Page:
Sunday, November 6, 2011

Grains of Sand

About a month ago I told you about my piles of sand.  Now I am headed for single grains of sand and you are invited to follow along with my next science installment!

My last science installment followed the steps involved in generating several vials of sand with magnetic properties close to those expected for my mineral of interest- garnet.  This process narrows the search field, but unfortunately never yields a vial of pure garnet.  That's where the next step comes in.

The next step is known as hand-picking.  It takes place under a stereoscope, which looks like this:
Stereoscope on and ready to go
Basically, it's a microscope that allows the user to examine three-dimensional samples under varying magnifications and light intensities.  This particular scope is also outfitted with a digital camera for taking pictures of the individual sand grains when necessary.

The samples, which can be seen in the vials to the right of the scope above, are dumped into a weighing boat (the blue plastic dish the vials are in- above) or a clean glass dish.  The dish and sample are placed under the stereoscope.  Then I have to use the magnifying powers of the stereoscope, very fine tweezers, and my mineral identification skills to sort the garnet grains from all of the other grains of sand, proceeding one grain at a time.

PTFE-coated Tweezers, ink pen and lab notes for scale
I have two pairs of tweezers- one made from non-magnetic stainless steel and the other pair coated in PTFE (Teflon).  Both are considered needle-point and are essentially some of the finest tipped tweezers available.  They have to be...I am using them to pick up individual sand grains!  Why two pairs you ask?  The pair coated in Teflon is intended only for use with my detrital garnet grains, to minimize the exposure of the grains to unnecessary metal.  Contact with metal objects could, theoretically, contaminate my samples and skew my results since I am working with such extremely small sample volumes.  I am pretty sure that any potential impact of metal contact will be mitigated by later processing, but it never hurts to avoid the potential problem altogether when possible!  

Ultimately, each grain of garnet is individually picked out of my piles of sand using the tweezers and placed in a new vial containing only garnet from a single sample.  Generally, garnet is fairly easy to identify beneath the stereoscope's magnification, since it is pink to red to reddish brown.  Most of the other minerals that end up with it when grouped magnetically are nowhere near this color spectrum.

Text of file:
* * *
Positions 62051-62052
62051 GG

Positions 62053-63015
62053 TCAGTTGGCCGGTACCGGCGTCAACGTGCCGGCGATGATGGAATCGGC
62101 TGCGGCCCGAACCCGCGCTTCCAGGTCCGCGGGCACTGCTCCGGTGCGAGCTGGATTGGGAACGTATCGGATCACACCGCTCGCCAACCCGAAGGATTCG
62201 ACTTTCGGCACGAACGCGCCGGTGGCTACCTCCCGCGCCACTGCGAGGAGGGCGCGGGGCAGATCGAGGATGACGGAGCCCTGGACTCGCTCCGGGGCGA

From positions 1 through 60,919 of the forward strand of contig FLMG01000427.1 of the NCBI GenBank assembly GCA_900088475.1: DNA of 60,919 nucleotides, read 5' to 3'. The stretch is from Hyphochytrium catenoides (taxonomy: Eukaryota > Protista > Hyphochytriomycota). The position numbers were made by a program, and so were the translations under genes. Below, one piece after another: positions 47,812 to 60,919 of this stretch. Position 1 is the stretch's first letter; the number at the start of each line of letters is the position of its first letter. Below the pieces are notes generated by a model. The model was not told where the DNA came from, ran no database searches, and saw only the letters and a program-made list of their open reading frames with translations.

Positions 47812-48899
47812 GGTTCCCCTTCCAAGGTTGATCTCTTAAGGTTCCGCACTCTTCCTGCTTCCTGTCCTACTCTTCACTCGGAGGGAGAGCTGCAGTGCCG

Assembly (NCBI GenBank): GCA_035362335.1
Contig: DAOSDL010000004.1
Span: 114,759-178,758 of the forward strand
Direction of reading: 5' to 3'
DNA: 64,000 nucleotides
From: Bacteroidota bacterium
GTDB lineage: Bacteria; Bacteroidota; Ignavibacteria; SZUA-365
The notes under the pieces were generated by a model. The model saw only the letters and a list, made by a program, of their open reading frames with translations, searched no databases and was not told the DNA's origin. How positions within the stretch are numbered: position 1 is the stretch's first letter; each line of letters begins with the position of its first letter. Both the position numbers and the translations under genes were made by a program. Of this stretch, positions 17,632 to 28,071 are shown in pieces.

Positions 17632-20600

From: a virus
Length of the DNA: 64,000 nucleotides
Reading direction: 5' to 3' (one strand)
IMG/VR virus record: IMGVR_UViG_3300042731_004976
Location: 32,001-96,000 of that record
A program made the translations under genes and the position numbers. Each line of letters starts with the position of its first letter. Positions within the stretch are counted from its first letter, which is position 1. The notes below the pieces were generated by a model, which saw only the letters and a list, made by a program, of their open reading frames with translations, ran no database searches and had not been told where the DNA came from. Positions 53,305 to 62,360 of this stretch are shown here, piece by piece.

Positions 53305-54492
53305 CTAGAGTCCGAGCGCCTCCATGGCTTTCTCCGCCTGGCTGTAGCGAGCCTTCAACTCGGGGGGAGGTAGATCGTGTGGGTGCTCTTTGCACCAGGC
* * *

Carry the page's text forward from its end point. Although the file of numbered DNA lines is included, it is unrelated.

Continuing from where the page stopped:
Hand-picking continues until I have gathered a vial with enough garnet to be analyzed.  This can take quite a bit of time, since each grain is selected individually.  Once enough grains are selected, it's off to the clean lab!  More on those adventures will be coming soon..... 

Of course, this is nowhere near an ideal system for mineral separation yet.  My original sand contains an extremely large volume of two minerals known as quartz and feldspar.  They are so abundant, that although magnetic separation should keep them far away from the garnet, they have permeated everything and to make matters worse, the feldspar is pink!  I am currently researching additional processing steps to add to our current mineral separation methods, such as heavy liquids and/or a water table, to eliminate this problem. Hopefully there will be posts in the future about new processes and procedures that I have added to our lab's capabilities to deal with these issues.


  1. I think it's awesome you have the patience to pick through sand grains because I know I couldn't do it. I look forward to reading more about your research!

  2. Random thought from a chemist...I was wondering what your method for magnetic separation was. Is there a way that gravity is blurring your gradient, and would changing the orientation of the field help out?

    As crazy as it sounds, I'm actually missing the lab a bit when I read your blog. Keep up the good work!